No one is excluded from the Lord’s invitation. A barren, unfruitful life given to Him will flourish and become productive. None of us are beyond the reach of His love and healing. He will not reject anyone who comes in repentance and humility. That goes for first-time comers, as well as repeat customers. He has a way of taking our messy lives and making something new and beautiful out of them. Instead of remaining worthless, we become showpieces of His amazing love. 

Lint Removed: Hopelessness
Cleaning Process: Accept His Invitation

Tuesday, March 15, 2011

40 Days of Lint, Day Six: Sprouting from Dry Ground

As a gardener, it always amazes me when I see weeds, even trees, growing from cracks in the sidewalk or breaking through solid rock. Why is it that what I plant on purpose has to be coaxed into existence, while these rebel plants thrive in the least likely spots? They are tenacious for life, willing to fight impossible odds, flourishing in the most inhospitable environment. They don’t care if anybody wants them there, or if anyone makes bouquets from their flowers. They laugh at our efforts to kill them. No matter how many times we pull or spray these plants, they keep coming back.

Just last weekend, my husband, stepdaughter, and I spent over an hour trying to uproot a stump growing next to our fence. It was growing in the exact spot we needed to put a new post. The old post came loose as well as several large chunks of cement. And we managed to hack the trunk into three pieces, but it still wouldn’t pry from the ground. It wasn’t until my husband attached a chain to his truck that he was able to pull the roots from the ground. Kourtnie and I watched in amazement as each piece emerged from the ground followed by a 10-12 foot root!

These renegades have two things in common – an original seed and deep roots. Somewhere back in time, a seed was dropped and it grew. It developed a strong base. Every effort to cut it down or dig it up failed, because far below the surface the root drank from hidden sources of water.

Many people view Jesus, as an ugly, unwelcome weed. Yet when they tried to destroy Him on the cross, He made a comeback. No matter how people try to erase Him from our society today - our government, our schools, our literature - He just keeps coming back. He is the original seed of God and He is rooted in eternity:

"Just watch my servant blossom!
Exalted, tall, head and shoulders above the crowd!
But he didn't begin that way.
At first everyone was appalled.
He didn't even look human—
a ruined face, disfigured past recognition.
Nations all over the world will be in awe, taken aback,
kings shocked into silence when they see him.
For what was unheard of they'll see with their own eyes,
what was unthinkable they'll have right before them.”
Who believes what we've heard and seen?
Who would have thought God's saving power would look like this?
The servant grew up before God—a scrawny seedling,
a scrubby plant in a parched field.
Isaiah 52:13-53:2, Message

Jesus grew up in a world parched for salvation, and they chopped Him down. He rose to prove His victory over sin and death. Many believed in Him then and now. However, our world continues to see Him as an intruder; they attempt to dispose of Christ and His seed everywhere. They cultivate other plants that do not have the audacity to point out their sin and need for a Savior.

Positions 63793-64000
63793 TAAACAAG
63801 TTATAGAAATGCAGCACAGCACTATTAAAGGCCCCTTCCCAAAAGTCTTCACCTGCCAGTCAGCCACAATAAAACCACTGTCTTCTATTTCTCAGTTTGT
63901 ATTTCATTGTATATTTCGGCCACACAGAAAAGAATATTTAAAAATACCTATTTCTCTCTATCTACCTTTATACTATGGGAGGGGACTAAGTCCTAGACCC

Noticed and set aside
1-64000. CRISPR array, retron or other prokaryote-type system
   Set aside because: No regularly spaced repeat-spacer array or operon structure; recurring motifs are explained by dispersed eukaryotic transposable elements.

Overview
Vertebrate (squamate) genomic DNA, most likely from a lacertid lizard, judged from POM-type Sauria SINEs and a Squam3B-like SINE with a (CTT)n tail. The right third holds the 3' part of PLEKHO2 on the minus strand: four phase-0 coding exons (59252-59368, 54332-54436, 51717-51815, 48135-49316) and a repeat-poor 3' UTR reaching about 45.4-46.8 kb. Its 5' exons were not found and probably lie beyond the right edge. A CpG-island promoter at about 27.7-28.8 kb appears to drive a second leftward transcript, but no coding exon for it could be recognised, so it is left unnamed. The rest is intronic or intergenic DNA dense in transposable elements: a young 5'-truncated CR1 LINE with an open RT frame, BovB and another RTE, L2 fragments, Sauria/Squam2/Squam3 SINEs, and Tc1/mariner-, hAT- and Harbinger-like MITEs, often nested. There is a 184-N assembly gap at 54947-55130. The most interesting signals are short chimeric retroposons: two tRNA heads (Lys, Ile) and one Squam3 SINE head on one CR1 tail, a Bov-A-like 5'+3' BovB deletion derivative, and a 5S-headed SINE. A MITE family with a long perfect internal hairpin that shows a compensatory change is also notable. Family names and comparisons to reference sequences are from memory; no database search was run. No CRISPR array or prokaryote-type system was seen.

Soon, so soon I can feel it in the air I breathe, Jesus will return for those who love Him. He will not appear as an ugly weed or a scraggly plant struggling to rise from the desert floor. This time He will show himself for who He really is – the Rose, The Vine, The Branch. King Jesus. This tenacious seed of God, was cut down by our sin, but He rose from the dead and will come again in victory.

Lint Removed: Viewing Christ as a Weed
Cleaning Process: Seeing Jesus as the True Vine

Monday, March 14, 2011

40 Days of Lint, Day Five: When the Brook Dries Up

Have you ever felt like God’s favorite child? Others around you experience broken hearts, financial difficulties, health problems, trials of faith, and job loss. Yet, you seem to be doing great. Maybe you wonder why everything’s going so well; even feel guilty about your comfort in the midst of other’s pain. Perhaps you assume God is blessing you for your faithfulness to Him. Then suddenly, the brook dries up and you move into a season of famine and questioning. That’s what happened to Elijah.

“The word of the LORD came to Elijah: ‘Leave here, turn eastward and hide in the Kerith Ravine, east of the Jordan. You will drink from the brook, and I have directed the ravens to supply you with food there.’
"So he did what the LORD had told him. He went to the Kerith Ravine, east of the Jordan, and stayed there. The ravens brought him bread and meat in the morning and bread and meat in the evening, and he drank from the brook.
"Some time later the brook dried up because there had been no rain in the land. Then the word of the LORD came to him: ‘Go at once to Zarephath in the region of Sidon and stay there. I have directed a widow there to supply you with food.’ So he went to Zarephath. When he came to the town gate, a widow was there gathering sticks. He called to her and asked, ‘Would you bring me a little water in a jar so I may have a drink?’